“What make people want to follow a leader? Why do people reluctantly comply with one leader while passionately following another to the ends of the earth?”

He then laconically argues that the answer lies in the character qualities of the individual person.

Maxwell’s (1999) interesting work of identifying leadership qualities, The 21 Indispensable Qualities of a leader is a very good start for this section. He puts forward around twenty one characteristics of leaders which will make leadership work well. His extensive list included many personality traits such as characters, charisma, commitment, communication, passion, courage, focus, initiative, relationship and many more.

Ault (2009) divides those characteristics into two: those things that innate as personal qualities such as characters, charisma and courage; and those which can be learned such as problem solving, listening, and communication skills. These identified characteristics enable leaders to “create the vision and pass this vision on to others through behaviour, attitude, verbal and nonverbal communication” (Ault, 2009, p.22). 

Similarly, Kouzes and Posner (as cited by Ault, 2009) identified characteristics of admired leaders. Through numerous studies throughout the world, four characteristics are mentioned in over half of all participants’ responses. The respondents believed that leaders need to be honest, forward looking, inspiring, and competent. Fullan (2001) also addressed his framework for leadership competences, which was based on five equal parts. These included having moral purposes, understanding the change process, building relationship, creating and sharing knowledge, and seeking coherent among ambiguity.        

In the previous time, leadership was mainly viewed on leader’s individual’s attributes (traits) such as intelligence, values and appearance and also their actions.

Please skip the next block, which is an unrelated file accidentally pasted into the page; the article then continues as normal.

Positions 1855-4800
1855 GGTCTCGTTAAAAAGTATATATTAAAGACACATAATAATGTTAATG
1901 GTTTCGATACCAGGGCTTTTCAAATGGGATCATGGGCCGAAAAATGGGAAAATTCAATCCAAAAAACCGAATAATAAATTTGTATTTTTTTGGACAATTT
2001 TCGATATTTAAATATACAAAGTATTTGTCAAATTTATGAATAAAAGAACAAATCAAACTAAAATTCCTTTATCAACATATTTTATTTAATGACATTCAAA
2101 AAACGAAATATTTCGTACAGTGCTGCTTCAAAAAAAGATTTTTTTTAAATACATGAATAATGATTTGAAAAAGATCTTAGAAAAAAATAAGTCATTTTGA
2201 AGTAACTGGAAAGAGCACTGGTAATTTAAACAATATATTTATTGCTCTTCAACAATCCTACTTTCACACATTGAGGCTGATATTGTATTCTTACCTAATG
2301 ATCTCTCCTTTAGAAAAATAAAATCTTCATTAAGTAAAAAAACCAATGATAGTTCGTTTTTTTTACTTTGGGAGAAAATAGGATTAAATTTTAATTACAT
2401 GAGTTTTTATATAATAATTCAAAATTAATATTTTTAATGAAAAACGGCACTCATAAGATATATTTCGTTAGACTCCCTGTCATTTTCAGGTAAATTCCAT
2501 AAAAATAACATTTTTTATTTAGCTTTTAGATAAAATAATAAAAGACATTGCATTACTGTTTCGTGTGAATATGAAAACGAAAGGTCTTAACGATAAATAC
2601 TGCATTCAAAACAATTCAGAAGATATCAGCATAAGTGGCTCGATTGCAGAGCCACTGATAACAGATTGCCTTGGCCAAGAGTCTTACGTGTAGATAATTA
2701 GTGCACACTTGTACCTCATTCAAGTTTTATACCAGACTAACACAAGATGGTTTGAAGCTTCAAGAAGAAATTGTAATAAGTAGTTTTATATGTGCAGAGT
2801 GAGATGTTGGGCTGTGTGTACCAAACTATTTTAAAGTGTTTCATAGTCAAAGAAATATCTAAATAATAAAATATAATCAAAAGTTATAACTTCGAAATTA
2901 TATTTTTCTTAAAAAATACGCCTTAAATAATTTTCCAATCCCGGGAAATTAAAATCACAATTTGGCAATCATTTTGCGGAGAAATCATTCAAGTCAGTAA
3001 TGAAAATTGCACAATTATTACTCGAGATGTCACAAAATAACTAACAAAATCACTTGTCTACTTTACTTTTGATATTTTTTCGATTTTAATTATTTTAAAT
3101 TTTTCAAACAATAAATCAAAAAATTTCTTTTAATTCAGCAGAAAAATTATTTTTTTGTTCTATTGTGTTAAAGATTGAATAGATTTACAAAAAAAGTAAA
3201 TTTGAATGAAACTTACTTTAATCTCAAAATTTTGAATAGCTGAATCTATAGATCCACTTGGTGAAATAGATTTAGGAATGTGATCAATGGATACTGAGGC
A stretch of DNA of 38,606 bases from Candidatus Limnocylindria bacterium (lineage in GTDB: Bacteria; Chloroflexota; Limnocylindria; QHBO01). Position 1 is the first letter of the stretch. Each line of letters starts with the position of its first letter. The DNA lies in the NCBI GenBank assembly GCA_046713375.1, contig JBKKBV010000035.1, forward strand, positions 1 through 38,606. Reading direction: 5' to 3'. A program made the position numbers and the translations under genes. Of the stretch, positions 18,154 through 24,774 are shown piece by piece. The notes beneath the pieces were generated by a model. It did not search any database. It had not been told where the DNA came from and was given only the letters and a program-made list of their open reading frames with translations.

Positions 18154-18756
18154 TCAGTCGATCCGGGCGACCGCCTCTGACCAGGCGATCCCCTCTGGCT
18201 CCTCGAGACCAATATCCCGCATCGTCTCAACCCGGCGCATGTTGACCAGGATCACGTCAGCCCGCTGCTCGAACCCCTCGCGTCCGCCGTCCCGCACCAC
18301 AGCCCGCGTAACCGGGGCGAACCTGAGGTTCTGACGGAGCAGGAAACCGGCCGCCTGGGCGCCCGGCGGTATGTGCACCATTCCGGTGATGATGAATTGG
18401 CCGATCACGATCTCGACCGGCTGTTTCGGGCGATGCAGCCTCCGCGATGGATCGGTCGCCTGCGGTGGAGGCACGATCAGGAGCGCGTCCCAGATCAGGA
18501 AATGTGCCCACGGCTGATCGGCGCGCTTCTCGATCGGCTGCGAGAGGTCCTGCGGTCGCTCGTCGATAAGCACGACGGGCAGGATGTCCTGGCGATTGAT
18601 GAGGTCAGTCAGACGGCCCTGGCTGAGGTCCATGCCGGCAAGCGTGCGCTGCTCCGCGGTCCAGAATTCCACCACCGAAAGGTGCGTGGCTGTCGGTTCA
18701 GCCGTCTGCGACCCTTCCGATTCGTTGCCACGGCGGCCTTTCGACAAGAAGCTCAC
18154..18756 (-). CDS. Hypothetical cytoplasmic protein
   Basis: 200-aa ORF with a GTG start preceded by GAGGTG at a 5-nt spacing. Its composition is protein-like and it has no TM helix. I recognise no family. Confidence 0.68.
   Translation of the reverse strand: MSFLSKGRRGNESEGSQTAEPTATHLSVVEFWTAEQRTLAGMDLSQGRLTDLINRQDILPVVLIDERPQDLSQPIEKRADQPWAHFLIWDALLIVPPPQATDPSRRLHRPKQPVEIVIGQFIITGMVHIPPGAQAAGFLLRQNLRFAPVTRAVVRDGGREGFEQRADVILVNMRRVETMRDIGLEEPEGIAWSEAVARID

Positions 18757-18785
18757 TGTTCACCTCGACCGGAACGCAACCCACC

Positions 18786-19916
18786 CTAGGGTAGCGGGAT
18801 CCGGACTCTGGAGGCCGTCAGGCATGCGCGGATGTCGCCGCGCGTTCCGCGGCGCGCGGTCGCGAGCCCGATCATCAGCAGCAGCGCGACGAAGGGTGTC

This belief was based on the universal theory of leadership or the “Great Man approach” (Daft, 2005, p. 47). The main principle of the theory is that some individuals are born with traits that make them natural leaders (Daft, 2005).

As food of thought, this section ends with analogizing the above type of leaders with the following illustration. Suppose that there are two organisations that are growing rapidly and are chaired by respectively leader A and B. Although these two leaders have almost the same skills; such as communication or managerial skills, these two leaders might be viewed differently by their subordinates. This is basically because they have quite different personality such as integrity and commitment. Leader A is more passionate and very attentive to his or her colleagues or subordinates; listening to their problems and caring and showing empathetic attitudes. On the other hand, leader B is less passionate and pays less attention to his or her people. The first type of leader will be more successful in a way that people will more respect to him or her. Therefore, the personal characteristics credit this personal type of leadership.